Located in the centre of Bucharest, this year, the Church of the Resurrection will celebrate one hundred years of the existence of the Church Building.
Work commenced on the building in 1913 due to the generosity and help of a dedicated Anglican community, including Queen Marie of Romania, without whose influence and drive it is possible that it would not have been constructed when it was. Prior to 1913 there had been a flourishing church but it was decided that a more permanent place of worship was required. Through the generosity of a local British business man the site was given to the British Government for the use of the Church and the construction of the Church building.
Work commenced, and the Church situate near Gradina Icoanei is now a land mark and Romanian monument as well as a building of architectural interest. The glazed brick building being the only one of its type in Bucharest, it brings students every year to study the uniqueness of its blend of British and Romanian styles.
The Church community has seen many developments over the last one hundred years. Queen Marie would attend the Church sitting at the rear as an ordinary person. Regularly every Sunday the chalice which she gave is still used in the communion services. The Church has many stories to tell but there is one hundred years of continuity.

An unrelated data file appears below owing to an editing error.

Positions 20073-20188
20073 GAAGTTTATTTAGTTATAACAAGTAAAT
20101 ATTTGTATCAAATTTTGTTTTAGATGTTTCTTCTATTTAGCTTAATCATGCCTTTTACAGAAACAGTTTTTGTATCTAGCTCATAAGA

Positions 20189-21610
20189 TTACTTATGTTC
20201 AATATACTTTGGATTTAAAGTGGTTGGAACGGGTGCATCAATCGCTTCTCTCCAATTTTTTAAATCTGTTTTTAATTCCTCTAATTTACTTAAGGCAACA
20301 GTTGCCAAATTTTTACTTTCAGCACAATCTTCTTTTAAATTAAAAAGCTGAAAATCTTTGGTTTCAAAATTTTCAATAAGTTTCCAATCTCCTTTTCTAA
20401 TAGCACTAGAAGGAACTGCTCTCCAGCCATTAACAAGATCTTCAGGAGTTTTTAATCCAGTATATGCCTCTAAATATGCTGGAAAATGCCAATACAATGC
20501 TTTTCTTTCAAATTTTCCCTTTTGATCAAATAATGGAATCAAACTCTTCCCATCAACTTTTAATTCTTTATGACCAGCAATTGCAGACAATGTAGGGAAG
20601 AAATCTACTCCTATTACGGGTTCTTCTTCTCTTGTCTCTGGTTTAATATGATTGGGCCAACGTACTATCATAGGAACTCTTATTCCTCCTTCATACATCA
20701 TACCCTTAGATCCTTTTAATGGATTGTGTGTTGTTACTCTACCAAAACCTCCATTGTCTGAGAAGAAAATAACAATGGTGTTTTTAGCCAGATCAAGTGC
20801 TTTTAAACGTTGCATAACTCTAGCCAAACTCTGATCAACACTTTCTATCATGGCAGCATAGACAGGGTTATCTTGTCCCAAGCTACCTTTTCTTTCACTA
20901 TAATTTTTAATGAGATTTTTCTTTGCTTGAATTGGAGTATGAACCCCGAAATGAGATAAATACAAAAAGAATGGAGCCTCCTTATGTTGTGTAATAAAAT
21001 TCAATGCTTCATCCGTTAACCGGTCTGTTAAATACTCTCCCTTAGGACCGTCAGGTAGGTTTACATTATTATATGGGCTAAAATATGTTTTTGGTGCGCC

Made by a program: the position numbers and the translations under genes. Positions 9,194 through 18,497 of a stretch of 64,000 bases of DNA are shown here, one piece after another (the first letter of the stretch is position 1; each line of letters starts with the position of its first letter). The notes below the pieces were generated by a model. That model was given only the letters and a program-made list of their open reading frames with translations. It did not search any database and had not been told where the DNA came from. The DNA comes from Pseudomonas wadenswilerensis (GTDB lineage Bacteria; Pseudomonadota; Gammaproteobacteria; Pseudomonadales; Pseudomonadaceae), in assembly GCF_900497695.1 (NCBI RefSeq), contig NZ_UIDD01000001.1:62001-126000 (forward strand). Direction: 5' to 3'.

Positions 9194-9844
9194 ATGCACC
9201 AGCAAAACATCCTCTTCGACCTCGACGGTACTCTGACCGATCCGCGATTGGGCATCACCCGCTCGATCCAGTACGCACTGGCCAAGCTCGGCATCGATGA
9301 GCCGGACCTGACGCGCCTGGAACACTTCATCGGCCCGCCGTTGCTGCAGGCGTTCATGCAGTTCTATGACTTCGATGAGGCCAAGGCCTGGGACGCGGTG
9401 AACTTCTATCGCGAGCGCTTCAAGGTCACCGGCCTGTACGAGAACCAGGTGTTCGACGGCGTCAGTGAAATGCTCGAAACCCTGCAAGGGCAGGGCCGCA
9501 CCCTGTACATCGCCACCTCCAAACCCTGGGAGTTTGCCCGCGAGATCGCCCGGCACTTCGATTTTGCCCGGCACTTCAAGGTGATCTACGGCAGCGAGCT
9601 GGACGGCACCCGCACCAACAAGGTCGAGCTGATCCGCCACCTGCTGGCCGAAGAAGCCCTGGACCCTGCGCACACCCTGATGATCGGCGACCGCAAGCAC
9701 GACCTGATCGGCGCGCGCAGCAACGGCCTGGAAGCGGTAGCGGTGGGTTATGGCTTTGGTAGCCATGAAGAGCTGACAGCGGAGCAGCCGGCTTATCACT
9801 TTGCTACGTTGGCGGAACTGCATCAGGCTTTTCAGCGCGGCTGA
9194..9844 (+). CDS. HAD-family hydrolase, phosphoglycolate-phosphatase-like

Services have been held in the Church every Sunday since the building was consecrated except during the period in 1940’s when Bucharest was occupied by the Germans. Even during the communist regime services were held every Sunday come rain or shine. Fortunately even in that time the Church was free of pressure scandal and intrigue and provided a place of worship for the Anglican community and those who wished a different form of service. On Christmas day in 1989 people still tuned up in the morning to celebrate Christmas although that day the service was cancelled.
The Anglican Church is proud of its long association with Bucharest as well as its association with the Romanian Orthodox Church. Bucharest is seen by many priests as a step to greater things; many chaplains have gone on to high positions in the Church in England and it can boast in its alumni at least one archbishop (York). By the nature of its role in the community the chaplains tend to stay only for three years or their about, and this allows a rich program of worship to develop.
“The Church is home to many nationalities and as expatriates come and go the congregation gets larger or smaller but there has always been a loyal congregation here, carrying on the tradition started in 1913 of regular worship.” said Nicholas Hammond, Chairman of the Church Council.